What we're seeing here is that a lot of the carmakers, they want new ideas, they want new models. But when you reinvent the wheel, some of those reinventions are going to be unsuccessful. And many of them feel it's safer to go back to the cupboard and rejuvenate a model that was once very popular and successful, and that's safer than starting with a clean sheet of paper.
CHEN: Is it really that the label is the same? And it looks like the same print that I used to see when I was a kid on Thunderbirds that were still around then. Is it really the label, or is the vehicle in any way really similar to the original T-Bird?
CSERE: No, the vehicle is thoroughly modern. The fact is if you tried to bring back the original T-Bird, it would be illegal in 30 or 40 different ways. I mean, there's just no possibly way to do it.
CHEN: No safety -- safety...
CSERE: Safety regulations, emission regulations, all of that. But it has some of the look. It has some of the key cues that we remember from that car. But underneath, it's a thoroughly modern machine.
CHEN: Speaking of old cues, the VW van is also one of the things they're putting back on the road, I guess. "CROSSFIRE's" Bill Press is probably going to want to hear about this.
CSERE: Well, the microbus there is an interesting idea. Volkswagen is recognizing that the van is really the most functional vehicle out there. Even though everyone wants SUVs, SUVs don't have nearly the room in them that vans do.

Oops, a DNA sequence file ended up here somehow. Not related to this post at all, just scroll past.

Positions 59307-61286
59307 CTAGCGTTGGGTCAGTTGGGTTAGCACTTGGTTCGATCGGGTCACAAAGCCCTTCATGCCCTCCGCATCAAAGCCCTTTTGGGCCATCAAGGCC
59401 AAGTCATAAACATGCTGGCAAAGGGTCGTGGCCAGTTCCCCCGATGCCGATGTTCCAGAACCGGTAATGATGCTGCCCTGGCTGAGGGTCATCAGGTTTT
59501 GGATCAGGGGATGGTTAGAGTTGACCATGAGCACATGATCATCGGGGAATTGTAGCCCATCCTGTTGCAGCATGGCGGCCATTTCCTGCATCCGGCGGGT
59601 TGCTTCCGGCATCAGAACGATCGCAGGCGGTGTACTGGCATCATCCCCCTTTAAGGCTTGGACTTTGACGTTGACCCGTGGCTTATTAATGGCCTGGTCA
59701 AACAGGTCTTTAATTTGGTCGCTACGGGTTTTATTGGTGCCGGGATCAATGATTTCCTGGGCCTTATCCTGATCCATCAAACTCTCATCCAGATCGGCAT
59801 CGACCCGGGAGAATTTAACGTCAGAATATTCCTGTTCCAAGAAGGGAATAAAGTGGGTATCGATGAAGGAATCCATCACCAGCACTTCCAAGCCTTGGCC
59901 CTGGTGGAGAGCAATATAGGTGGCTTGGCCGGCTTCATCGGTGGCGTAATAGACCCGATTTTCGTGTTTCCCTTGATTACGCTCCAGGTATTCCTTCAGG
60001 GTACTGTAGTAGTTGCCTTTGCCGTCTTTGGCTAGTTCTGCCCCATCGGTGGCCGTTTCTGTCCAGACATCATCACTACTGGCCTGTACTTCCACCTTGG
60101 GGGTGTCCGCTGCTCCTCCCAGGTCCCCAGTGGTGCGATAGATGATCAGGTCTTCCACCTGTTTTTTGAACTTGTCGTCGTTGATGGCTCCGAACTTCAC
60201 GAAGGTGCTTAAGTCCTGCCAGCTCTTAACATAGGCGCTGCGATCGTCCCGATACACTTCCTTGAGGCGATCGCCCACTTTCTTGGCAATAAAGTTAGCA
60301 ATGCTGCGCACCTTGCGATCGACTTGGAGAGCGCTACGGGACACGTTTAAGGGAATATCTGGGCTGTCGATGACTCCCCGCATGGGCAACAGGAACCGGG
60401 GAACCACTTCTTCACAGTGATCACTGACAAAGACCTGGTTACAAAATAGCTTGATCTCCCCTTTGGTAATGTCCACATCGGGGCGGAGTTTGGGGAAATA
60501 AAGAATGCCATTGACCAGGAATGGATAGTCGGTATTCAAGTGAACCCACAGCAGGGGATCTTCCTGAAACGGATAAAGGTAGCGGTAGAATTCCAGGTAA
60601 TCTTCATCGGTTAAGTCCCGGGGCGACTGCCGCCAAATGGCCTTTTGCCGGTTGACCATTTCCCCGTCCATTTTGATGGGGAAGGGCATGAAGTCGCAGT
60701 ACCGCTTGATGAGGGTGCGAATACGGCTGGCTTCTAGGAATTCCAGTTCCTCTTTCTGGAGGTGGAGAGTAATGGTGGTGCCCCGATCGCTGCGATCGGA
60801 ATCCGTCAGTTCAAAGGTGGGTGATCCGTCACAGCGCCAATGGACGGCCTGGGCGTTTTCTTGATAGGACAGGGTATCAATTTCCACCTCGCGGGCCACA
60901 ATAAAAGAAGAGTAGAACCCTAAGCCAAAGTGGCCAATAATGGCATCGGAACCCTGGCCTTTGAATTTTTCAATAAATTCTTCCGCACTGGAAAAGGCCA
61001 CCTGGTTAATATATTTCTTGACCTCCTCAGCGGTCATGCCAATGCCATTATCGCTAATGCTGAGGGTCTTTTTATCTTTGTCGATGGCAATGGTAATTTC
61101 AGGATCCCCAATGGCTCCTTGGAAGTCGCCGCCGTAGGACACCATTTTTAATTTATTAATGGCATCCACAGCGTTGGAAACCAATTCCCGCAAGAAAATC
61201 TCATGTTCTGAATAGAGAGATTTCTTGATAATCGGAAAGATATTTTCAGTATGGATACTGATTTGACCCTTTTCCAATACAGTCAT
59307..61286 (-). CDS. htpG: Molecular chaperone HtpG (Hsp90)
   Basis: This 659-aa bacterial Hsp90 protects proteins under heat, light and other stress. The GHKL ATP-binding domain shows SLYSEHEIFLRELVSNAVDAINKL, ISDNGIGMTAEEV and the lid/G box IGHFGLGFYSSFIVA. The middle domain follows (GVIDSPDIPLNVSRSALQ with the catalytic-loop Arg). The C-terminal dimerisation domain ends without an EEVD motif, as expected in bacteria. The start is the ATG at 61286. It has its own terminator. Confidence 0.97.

But vans are a little bit in foul (UNINTELLIGIBLE) now. They're thought to be really boring, suburban mom's cars. And Volkswagen would like to do something to a van to make it appeal more to the younger market. And they're thinking if we bring it back and make it look kind of like the microbus from the old days, that'll be the trick.
CHEN: Now, this is -- this is undoubtedly the year for my husband, because he loves the old van, the old bus. But he also has a fondness for old Z cars, and they're sort of coming back, too.
CSERE: Nissan showed virtually the production version of a Z car. It's still a couple of years off. And there, you know, part of it is the styling. It has to look like the two-door sports car, it's got to have a little bit of the Z. But the real thing that made the original Z a segment-buster was that it had a lot of performance for not much money, and that's what promised on this car, too. They're talking about 270 horsepower or so at a price under $30,000. And that would be a terrific value in this market.
CHEN: I guess, you know, we saw the PT Cruiser come in a year go already. What does all this tell us about what carmakers think we want, what they think we care about right now? Smaller, sportier? What's happening here?
CSERE: Well, I think actually the carmakers see a really fractionalized market. I mean, there's little niches for all kinds of vehicles out there. But the vehicles that are interesting, like the PT Cruiser, that really have a following, those are the profitable ones.
People don't want to be in the business of selling commodity cars, because there you just buy the cheapest one you can get. If you can create some buzz and excitement, then you can sell them at sticker price and everybody makes money.
CHEN: A little mystique there. All right, Csaba Csere from "Car & Driver," thanks for being with us again today.
CSERE: My pleasure.